Example Progamming/Tech Interview Questions
These are my favorite interview questions. They don't include coding problems, at all. You can learn that stuff better from interviewcake.com than from me anyway.
A difficult problem
Tell me about a particularly difficult problem you solved recently – technical or not. Give me the gory details.
^ I ask a lot of probing questions based on the answer.
What accomplishment in your career or life are you most proud of? Tell me about a professional mistake you made recently, one with consequences, and how you resolved it.
^ I'm most interested in the topics chosen for both of these. I am way more impressed with answers that involve social consequences. It indicates a lack of empathy to me when the answer is 100% technical.
But some interviewers are more interested in the technical answers. You have to ask yourself both what are they looking for, and what kind of place you want to work?
When I'm the interviewee, I give the more human-centered answers to these questions, which IME weeds out asshole employers as well as the questions weed out asshole employees when I'm the one asking.
The following is a question I only ask for leadership roles:
How do you handle leading a team member who does not want to play by the rules?
^ I'm looking for folks who are all-carrot, no-stick. Again, I've found answering this myself with all-carrot has weeded out awful potential employers.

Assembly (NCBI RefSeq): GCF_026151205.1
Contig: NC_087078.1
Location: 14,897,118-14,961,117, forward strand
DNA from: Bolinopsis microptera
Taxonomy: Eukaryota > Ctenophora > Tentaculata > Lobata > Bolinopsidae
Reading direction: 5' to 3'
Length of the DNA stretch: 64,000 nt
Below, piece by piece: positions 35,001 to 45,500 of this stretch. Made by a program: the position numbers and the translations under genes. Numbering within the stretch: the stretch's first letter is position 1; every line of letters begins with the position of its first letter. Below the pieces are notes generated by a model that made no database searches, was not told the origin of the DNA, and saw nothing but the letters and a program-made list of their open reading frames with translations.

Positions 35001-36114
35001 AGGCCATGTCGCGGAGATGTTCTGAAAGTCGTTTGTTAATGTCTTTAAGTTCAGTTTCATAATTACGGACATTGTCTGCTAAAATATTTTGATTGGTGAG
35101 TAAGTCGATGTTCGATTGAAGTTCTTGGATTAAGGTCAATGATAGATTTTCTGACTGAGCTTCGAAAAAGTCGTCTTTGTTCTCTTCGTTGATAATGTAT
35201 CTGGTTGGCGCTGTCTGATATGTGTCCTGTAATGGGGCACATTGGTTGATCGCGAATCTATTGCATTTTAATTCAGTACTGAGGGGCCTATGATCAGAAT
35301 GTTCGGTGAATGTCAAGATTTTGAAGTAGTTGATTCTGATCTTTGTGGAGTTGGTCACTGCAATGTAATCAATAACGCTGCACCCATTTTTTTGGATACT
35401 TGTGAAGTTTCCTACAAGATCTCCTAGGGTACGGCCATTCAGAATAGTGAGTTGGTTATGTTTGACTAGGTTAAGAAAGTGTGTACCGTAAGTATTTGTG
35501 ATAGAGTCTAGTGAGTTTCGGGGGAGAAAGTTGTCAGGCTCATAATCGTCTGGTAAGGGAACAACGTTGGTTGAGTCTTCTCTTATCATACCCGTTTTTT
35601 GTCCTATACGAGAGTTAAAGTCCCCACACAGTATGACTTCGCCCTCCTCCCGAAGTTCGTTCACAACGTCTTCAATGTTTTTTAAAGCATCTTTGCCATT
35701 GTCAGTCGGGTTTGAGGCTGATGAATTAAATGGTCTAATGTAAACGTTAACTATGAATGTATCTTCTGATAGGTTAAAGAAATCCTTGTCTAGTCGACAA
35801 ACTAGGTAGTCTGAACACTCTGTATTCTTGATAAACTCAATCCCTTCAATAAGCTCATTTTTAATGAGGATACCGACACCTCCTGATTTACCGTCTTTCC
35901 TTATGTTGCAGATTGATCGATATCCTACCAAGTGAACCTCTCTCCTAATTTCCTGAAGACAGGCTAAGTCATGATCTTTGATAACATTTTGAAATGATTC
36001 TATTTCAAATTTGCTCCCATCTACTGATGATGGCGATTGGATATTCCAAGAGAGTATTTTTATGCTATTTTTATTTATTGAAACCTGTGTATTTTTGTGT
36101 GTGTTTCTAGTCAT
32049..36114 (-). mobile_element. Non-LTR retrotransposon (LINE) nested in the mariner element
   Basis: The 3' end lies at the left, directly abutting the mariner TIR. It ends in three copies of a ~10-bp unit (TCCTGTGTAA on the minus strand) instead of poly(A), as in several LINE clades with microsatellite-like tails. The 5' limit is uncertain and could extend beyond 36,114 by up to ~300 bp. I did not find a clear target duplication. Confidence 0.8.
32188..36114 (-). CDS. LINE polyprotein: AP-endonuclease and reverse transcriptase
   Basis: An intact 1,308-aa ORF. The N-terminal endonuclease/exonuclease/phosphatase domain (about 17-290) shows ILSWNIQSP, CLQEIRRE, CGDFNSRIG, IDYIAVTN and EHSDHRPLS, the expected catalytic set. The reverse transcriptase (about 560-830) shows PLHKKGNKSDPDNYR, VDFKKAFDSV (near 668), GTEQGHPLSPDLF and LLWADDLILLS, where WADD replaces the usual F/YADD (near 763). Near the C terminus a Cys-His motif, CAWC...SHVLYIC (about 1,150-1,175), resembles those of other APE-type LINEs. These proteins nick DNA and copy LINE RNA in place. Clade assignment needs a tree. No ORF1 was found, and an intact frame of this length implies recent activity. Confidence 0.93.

Back to general technical interview questions:
Do you have any code you've written which you could share with me, and walk me through the design & reasoning?
^ This is not a deal-breaker if not. The past N years my work has been closed-source, protected by NDAs, and I've had to carve out time to write stuff to share for interviews. It's exhausting and not everyone has the time.
From my friend and former colleague @bricelenza:
The biggest thing I've learned interviewing at AWS for 4 years is the effectiveness of the STAR method. And really focusing on the individual role and contributions of the interviewee. A lot of candidates will fall back to "we" when describing what was done, it becomes unclear what the candidate actually brings to the situation.
From my friend and former boss @dyoder:
why is diversity important to you?
Nerd-out on strengths
and also via @dyoder:
i will also sometimes drill down more on subjects where a candidate claims to be strong. the theory is that if you can't talk to things where you're most confident you probably are overstating your abilities. but perhaps more importantly it gives candidates a chance to get some positive momentum. i want to see what their ceiling is, not the floor.
From my friend and former colleague @ph0rque
As far as technical interview questions, I like to ask general questions that roughly approximate what we as a company are trying to solve. E.g: "how do you troubleshoot memory issues or performance issues?" (if the company is hiring an engineer that would help us fix those issues).
also via @ph0rque
For general culture / "good human" questions, I like the WHO book method, but I do it much more informally: Basically, starting at their latest job and working backwards, I ask a few probing questions about not just what they did, but how it was working with their team, their boss, any direct reports, etc. The purpose is to get a picture if they were actually as good as they claimed they were, and if they are a**holes or pleasant people to work with.